Also forwarding the MBHS flyer for the next 2nd Wednesday Lecture. “Calico Strikes,” March 8.

Mail a signed personal letter to Assemblyman Obernolte supporting AB 366 and 367, to reinstate your right to have water brought to your property by a licensed hauler from a certified source. We may need to write in support again as the bill travels through legislative channels and byways.

Here’s the info his office sent about the bills, in case you did not see it :​ Last year, the Governor signed into law Senate Bill 1263, which prohibits the permitting of a single home or cabin where the source of water supply is hauled water. That bill was retroactive in nature, ultimately rendering the land worthless by taking away California landowners’ ability to build on land located in areas without adequate water infrastructure. Assembly Bill 366 would exempt property owners of existing parcels from this law and allow them to build on their property, even if legally obtained hauled water is the listed source of water.

“This bill [AB 366] is vital to protect those property owners who purchased land before the provisions in SB 1263  take effect. My constituents and other rural Californians should have the right to build a home on their own land,” said Assemblyman Obernolte. “It’s unreasonable for the state to punish these landowners for having property that isn’t connected to a municipal water system.”

Assemblyman Obernolte also introduced AB 367 which focuses specifically on ensuring a home destroyed by fire is allowed to be rebuilt.
“Last year my district was devastated by the Blue Cut Fire,” Assemblyman Obernolte said. “This bill is crucial to allow homeowners who rely on hauled water to rebuild their home if it is tragically destroyed by a fire.”

​Why write? THE BAN HURTS JOHNSON VALLEY. Denying building permits unless you drill a well discourages many newcomers from buying property at all. The increase in the number of wells drilled by current landowners was startling – a trend with unpredictable but possible ​adverse outcomes for the aquifer. And well owners are up the creek if well failure or power failure occurs. Who will bring water if water haulers are gone? The County? The State? The California Legislature? The prospect of piped-in water to a community so sparsely  ​populated and widely scattered has to be described as dim. Dividing astronomical bonded indebtedness among us has to be described as a dim prospect, also.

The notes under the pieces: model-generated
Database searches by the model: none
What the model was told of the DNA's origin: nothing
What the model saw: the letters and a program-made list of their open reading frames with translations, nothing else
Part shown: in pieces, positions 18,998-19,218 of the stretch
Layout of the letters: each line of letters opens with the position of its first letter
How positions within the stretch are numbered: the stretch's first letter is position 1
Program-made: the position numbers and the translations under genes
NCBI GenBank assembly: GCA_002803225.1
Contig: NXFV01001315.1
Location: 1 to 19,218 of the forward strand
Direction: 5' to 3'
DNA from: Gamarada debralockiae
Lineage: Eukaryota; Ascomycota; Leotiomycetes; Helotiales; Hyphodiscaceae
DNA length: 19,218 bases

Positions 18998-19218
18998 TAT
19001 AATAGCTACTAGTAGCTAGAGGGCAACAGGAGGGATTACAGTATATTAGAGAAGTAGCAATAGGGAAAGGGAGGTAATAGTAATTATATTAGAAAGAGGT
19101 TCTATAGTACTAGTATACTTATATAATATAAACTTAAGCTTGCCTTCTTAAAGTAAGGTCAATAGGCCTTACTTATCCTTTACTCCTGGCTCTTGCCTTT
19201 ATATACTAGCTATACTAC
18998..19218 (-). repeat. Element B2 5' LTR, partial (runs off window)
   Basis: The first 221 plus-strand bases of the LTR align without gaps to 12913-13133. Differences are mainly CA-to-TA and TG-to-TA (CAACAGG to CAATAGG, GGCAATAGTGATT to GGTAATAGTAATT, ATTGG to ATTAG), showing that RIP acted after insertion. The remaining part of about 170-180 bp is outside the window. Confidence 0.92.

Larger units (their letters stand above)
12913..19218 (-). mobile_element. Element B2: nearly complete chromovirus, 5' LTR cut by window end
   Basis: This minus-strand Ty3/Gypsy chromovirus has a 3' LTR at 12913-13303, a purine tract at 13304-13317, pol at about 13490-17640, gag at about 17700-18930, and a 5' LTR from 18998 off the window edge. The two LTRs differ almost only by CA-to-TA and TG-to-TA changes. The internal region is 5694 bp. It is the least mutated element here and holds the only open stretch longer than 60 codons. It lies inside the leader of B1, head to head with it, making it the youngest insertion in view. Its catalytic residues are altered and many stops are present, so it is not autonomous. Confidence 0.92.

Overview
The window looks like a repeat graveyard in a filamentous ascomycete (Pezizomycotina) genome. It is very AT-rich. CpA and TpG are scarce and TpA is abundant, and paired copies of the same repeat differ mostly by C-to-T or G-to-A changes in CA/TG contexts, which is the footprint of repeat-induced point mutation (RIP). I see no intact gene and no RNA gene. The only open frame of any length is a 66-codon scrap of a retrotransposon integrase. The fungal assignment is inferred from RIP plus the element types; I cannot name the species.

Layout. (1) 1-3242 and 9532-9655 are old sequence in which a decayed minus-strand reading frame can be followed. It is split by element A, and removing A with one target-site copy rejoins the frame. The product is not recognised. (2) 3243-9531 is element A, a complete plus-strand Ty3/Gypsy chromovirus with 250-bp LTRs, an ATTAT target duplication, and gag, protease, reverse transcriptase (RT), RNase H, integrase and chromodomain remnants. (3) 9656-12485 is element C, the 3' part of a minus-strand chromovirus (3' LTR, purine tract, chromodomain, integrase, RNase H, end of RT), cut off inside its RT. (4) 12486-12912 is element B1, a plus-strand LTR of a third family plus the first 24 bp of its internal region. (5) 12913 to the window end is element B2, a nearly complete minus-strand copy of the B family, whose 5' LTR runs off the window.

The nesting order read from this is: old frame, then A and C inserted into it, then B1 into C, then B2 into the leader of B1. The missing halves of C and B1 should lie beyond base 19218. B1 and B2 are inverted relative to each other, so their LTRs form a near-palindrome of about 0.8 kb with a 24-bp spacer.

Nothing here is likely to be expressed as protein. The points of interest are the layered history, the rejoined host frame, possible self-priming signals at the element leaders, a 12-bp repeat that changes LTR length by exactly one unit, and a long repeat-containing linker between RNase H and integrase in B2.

The “health reasons” often cited as the reason for banning hauled water won’t hold water, so to speak. Do town folks want to drive ​everyone out of the rural areas? What other motiv​es​ can you suggest for a ban so stupid and counter-productive in a State which encourages, no, requires us to conserve water? (Those who rely on hauled water are proven to be much more frugal in their use of water than well owners or those on a pipeline.)

Now that the formerly unwritten County ban is set down in writing by the State, every rural resident must get into this. So add your support to the letters for Obernolte now.

If you have a personal story of being denied a building permit, or a concern with what will happen to the value and/or sellability of your property, or what will happen when water haulers are all out of business, tell him!

Mail to:
Assemblyman Jay Obernolte,
State Capitol Office: Room 4116,
Sacramento, CA 94249.

By the way, if you have been denied a building permit or lost a prospect for buying your property because of this situation, let me know even if you have no written proof. I will forward the info to people 
​to whom it may be useful.


Betty Munson


Share with:

Liked it? Take a second to support Cactusthorns on Patreon!

Leave a Reply

Leave a Reply

This site uses Akismet to reduce spam. Learn how your comment data is processed.